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the instant case exceeded its subject matter jurisdiction by purporting to apply the URESA law to pure alimony matters.

The former husband has not disputed the similarity of the facts in this case and i n F r a z i e r v. F r a z i e r , 616 S o . 2d 575

(Fla. 2d DCA 1993). applicability of the

The issue in this case, however, is the 1992 amendment to the Uniform Reciprocal

Enforcement of Support Act. If the definition of the 1992 amendment had been applicable to the

llsupportin situation in

Frazier

v.

FKaZier,

the

result

would

have

been

different.

Similarly, the result in

State ex reL. Quigley v . Q u i g l e y , would have been different under

463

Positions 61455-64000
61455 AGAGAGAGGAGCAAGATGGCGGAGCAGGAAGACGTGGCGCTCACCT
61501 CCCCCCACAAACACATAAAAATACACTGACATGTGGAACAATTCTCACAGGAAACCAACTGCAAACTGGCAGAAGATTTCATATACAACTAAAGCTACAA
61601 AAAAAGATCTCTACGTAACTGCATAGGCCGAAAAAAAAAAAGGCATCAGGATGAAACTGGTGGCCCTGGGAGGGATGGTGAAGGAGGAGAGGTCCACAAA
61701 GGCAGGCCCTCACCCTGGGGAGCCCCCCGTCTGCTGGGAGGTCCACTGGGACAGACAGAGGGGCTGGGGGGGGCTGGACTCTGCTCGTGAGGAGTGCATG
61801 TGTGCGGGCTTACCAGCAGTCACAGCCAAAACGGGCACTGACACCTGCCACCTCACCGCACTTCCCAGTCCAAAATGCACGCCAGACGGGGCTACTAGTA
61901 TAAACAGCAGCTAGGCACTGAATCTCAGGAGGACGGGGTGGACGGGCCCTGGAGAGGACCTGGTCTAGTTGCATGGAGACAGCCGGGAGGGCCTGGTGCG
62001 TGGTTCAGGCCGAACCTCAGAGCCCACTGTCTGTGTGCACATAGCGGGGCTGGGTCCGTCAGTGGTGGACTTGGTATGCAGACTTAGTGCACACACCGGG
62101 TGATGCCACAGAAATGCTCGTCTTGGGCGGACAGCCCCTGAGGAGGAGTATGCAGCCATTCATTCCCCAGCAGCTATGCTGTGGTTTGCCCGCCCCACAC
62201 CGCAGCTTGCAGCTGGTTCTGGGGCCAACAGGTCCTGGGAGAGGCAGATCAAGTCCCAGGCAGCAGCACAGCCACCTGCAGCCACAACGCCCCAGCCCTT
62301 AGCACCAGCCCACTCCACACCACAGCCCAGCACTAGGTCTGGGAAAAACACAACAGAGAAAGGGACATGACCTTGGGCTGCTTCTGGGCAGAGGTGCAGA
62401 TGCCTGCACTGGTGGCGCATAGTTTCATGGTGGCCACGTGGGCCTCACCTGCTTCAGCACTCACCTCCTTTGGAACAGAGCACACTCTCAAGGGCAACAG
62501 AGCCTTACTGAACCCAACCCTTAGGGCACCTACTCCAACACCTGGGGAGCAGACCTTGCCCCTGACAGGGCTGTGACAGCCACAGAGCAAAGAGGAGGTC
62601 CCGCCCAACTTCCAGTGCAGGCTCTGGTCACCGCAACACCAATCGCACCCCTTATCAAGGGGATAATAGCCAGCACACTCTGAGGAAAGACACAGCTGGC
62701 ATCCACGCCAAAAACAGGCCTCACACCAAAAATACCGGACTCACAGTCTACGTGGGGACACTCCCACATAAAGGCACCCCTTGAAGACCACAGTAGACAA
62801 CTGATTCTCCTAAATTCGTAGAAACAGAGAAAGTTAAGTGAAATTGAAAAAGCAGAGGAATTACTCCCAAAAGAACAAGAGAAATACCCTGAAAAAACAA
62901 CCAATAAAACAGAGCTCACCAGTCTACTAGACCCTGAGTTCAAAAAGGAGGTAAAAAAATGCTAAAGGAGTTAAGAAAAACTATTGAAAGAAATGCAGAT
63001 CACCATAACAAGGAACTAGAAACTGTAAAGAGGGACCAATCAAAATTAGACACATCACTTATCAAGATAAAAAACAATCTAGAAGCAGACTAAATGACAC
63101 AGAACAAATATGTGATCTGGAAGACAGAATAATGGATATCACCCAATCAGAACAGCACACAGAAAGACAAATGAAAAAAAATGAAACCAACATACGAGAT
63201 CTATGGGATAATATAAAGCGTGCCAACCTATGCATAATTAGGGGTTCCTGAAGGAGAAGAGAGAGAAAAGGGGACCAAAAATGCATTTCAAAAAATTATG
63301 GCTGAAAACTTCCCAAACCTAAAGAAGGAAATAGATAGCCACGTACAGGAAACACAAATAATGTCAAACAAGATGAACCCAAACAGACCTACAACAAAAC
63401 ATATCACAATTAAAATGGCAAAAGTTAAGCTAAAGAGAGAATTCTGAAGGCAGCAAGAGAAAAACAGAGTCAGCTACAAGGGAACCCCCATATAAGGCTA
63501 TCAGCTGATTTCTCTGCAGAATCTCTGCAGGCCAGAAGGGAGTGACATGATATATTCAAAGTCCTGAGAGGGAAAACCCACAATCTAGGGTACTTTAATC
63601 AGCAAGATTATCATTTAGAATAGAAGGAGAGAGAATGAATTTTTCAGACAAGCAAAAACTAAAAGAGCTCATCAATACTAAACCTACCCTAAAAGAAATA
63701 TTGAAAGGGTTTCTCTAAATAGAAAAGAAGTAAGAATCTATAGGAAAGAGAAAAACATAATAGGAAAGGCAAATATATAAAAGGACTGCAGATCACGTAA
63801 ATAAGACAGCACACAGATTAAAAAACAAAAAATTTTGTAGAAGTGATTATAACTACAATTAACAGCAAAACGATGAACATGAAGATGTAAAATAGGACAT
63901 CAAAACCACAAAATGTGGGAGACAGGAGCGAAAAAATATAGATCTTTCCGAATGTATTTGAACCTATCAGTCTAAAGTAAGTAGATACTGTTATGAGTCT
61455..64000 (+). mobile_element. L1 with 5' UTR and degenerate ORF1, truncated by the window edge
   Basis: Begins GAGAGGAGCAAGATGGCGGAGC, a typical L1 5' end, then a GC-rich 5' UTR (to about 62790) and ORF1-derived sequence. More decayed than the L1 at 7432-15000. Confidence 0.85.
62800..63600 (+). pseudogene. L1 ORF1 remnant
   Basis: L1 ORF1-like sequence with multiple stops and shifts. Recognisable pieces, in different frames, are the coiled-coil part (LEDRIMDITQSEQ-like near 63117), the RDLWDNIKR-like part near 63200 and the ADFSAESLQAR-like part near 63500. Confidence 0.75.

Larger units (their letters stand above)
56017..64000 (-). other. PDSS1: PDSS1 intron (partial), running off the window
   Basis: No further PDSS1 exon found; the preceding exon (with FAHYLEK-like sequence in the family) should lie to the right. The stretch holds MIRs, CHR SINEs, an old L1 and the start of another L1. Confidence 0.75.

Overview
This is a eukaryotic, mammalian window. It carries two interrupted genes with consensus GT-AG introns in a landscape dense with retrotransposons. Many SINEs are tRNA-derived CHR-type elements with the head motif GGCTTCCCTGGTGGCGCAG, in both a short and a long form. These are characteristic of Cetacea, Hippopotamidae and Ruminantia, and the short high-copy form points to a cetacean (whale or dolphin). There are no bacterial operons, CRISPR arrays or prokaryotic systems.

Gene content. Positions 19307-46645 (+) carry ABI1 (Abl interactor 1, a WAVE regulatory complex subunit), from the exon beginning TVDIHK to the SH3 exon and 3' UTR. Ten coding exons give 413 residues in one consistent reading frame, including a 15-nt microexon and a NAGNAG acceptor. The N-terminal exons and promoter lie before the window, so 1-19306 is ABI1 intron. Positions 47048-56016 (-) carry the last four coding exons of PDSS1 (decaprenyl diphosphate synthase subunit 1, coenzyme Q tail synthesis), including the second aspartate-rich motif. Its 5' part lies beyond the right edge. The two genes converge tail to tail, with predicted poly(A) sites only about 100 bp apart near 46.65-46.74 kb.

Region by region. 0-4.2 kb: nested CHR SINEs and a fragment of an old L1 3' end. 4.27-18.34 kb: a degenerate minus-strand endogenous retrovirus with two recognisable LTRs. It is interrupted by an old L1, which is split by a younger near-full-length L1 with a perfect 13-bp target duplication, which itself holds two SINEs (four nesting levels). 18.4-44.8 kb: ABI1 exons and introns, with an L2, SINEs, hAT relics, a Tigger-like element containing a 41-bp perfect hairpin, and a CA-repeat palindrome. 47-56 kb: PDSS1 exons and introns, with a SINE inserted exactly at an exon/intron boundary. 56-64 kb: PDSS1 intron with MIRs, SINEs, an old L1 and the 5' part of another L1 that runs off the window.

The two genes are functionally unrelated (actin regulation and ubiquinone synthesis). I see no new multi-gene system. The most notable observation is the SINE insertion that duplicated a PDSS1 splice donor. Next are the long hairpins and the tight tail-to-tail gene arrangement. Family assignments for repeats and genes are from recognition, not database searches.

So. 2d 224, (Fla. 1 9 8 5 ) ,

the

1992 definition of the addressed the obvious

term. fact that

The the

Petitioner has 1992 amendment

never is a

legislative response to the Quigley decision. was indicated that if the legislature had meant

In

Q u i g l e y , it

to

distinguish

between term.

child The

support and alimony,

it would have redefined the

statement

of

legislative

intent

in

a

prior

amendment had not been sufficient to alimony support provisions previously

repeal implicitly the available under URESA.

However,

the

new

subsection

to

Section

88.031

expressly

defines "support" for cannot be interpreted

the purposes of URESA to include alimony.

in

terms

which

The Petitioner points out that the 1992 amendment also

addressed alimony in Section 14.

Florida.

That undeniable f a c t

wife's

position.

In

fact,

it

Chapter 92-138, §14, Laws of does not support the former strongly indicates t h a t the

9

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